Whenever I meet someone new and tell them I’m a chef, they usually get all excited and ask something along the lines of, “Ooo, what did you make for dinner last night?,” or “You must eat so well!” The truth is, most chefs I know eat quite poorly. Think about the lifestyle of a cook: you’re either getting up at 4 a.m. to go bake bread all day, or getting back home at 3 a.m. after standing and roasting meat all night. You eat at weird times of the day, sometimes spend hours tasting minor variations of the same sauce, will occasionally stuff your face with leftover pasta, and many times your only meal is the wings & beer you have after work. Pretty much the least healthy lifestyle ever, and it hardly leaves any time for home cooking.
About a year ago, I realized the toll that making $10/hour, not having health insurance, and sleeping at strange times of the day was having on my health. I was cranky, not sleeping well, and completely antisocial due to my strange work schedule. Thankfully, I found a job with some great women where I earn a living wage, have health insurance, and have Saturday and Sunday off. Sure, I still work a lot, but it’s on a much more reasonable scale.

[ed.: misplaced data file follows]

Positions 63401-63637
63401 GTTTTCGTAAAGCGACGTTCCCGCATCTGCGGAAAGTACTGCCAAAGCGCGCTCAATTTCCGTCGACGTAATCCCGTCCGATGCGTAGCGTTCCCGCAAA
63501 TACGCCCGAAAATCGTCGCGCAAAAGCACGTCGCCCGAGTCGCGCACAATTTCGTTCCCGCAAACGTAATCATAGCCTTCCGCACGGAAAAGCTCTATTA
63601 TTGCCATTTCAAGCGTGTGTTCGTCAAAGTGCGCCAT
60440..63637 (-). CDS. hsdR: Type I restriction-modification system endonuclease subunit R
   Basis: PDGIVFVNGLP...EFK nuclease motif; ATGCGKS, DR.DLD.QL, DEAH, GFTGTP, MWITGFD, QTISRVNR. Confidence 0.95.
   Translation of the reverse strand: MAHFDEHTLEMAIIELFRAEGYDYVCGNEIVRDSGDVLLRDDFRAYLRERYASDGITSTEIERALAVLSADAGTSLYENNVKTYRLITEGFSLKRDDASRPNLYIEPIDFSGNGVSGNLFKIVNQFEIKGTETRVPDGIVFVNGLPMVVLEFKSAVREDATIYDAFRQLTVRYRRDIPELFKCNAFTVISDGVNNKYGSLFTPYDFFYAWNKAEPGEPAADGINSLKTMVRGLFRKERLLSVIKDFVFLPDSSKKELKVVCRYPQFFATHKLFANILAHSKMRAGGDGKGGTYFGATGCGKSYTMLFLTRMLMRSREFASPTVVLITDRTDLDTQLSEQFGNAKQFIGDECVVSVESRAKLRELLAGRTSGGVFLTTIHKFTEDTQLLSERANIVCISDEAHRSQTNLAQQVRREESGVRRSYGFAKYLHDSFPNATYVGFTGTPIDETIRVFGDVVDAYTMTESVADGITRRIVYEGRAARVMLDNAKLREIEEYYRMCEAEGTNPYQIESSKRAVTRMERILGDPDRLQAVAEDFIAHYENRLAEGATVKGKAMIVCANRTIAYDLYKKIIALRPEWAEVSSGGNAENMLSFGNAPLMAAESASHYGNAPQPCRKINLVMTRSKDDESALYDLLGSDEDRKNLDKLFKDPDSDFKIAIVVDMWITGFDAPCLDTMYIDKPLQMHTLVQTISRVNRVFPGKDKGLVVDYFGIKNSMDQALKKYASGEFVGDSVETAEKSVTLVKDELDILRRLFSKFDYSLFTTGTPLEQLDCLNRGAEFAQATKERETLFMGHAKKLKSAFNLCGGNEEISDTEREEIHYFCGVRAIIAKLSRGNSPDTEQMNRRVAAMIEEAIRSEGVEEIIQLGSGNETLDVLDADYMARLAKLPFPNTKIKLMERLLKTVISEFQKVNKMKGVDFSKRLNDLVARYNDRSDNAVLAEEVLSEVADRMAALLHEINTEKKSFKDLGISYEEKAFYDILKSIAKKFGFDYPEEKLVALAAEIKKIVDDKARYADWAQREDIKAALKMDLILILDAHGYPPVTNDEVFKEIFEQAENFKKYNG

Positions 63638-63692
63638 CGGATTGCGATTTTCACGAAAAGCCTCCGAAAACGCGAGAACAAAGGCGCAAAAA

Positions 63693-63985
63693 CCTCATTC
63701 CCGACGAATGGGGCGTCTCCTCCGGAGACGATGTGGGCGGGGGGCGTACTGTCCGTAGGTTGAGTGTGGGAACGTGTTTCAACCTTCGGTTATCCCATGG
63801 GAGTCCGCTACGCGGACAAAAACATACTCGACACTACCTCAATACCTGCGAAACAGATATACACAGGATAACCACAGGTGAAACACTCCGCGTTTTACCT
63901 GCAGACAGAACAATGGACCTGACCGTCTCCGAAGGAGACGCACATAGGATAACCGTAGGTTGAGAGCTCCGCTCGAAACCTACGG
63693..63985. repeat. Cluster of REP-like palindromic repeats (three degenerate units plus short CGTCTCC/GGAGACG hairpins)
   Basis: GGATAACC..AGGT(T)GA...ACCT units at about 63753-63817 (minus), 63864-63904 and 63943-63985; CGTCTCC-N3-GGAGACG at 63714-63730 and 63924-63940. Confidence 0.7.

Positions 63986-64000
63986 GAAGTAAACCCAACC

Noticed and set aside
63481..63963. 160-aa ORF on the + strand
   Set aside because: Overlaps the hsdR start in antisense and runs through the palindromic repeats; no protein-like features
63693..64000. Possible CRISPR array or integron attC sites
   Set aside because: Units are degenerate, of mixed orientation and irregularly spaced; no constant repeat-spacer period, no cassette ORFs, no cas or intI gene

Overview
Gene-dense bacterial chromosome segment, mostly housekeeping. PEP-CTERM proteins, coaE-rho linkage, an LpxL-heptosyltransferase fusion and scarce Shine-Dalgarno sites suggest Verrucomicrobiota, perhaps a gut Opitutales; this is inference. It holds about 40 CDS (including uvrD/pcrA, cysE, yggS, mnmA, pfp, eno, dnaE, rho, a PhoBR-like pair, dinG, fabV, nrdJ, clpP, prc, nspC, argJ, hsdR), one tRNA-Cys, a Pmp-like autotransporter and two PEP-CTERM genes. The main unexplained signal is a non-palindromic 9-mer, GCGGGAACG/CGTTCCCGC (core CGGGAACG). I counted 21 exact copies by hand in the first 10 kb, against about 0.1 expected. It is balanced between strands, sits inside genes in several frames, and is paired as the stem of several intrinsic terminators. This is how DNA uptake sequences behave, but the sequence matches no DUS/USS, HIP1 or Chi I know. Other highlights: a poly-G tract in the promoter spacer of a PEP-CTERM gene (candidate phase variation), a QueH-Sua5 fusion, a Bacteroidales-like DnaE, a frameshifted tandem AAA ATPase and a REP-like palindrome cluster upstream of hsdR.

Now that I’ve finished steamrolling myself with restaurant jobs, I’ve realized how sad it is that this is an acceptable way of life for cooks and chefs. Even where I work now, most of my co-workers (and those of the companies we share our kitchen space with) don’t take time to eat healthy meals, or will work through the whole day without taking time to eat. Sometimes there will be scraps of cake, marshmallows, or whatever someone is making that we’ll all descend upon, but spending the day eating cake makes most of us less than pleasant to be around.
Personally, after working in pastry kitchens for a few years, I was prone to this syndrome as well. I don’t have the willpower of many chefs, and would taste test ice cream and eat cupcake scraps ALL DAY. This lead to severe sugar crashes and an uptick in my anxiety. Now, I’ve realized that this is an absurd way to live, especially for a chef. Aren’t we supposed to be setting the example for our society, emphasizing the importance of cooking to a healthy lifestyle? Yet none of us eat breakfast or cook our own meals?
So now I’m on a crusade, attempting to convert my co-workers and friends to the world of healthy eating. I mean, how easy is it to make a healthy breakfast? SO EASY, you guys. Grab a yogurt. Pour some milk over cereal. Spread some peanut butter on a piece of bread. This is not about perfecting your omelet technique at 7:30 in the morning. This is stuff you can do before you’ve had the benefit of coffee. As for me, I’m making homemade salads and snacking on Siggi’s yogurt, but I don’t expect to convert everyone overnight. All I ask is that the first thing you eat be something that’s good for you. Is that such a lofty goal?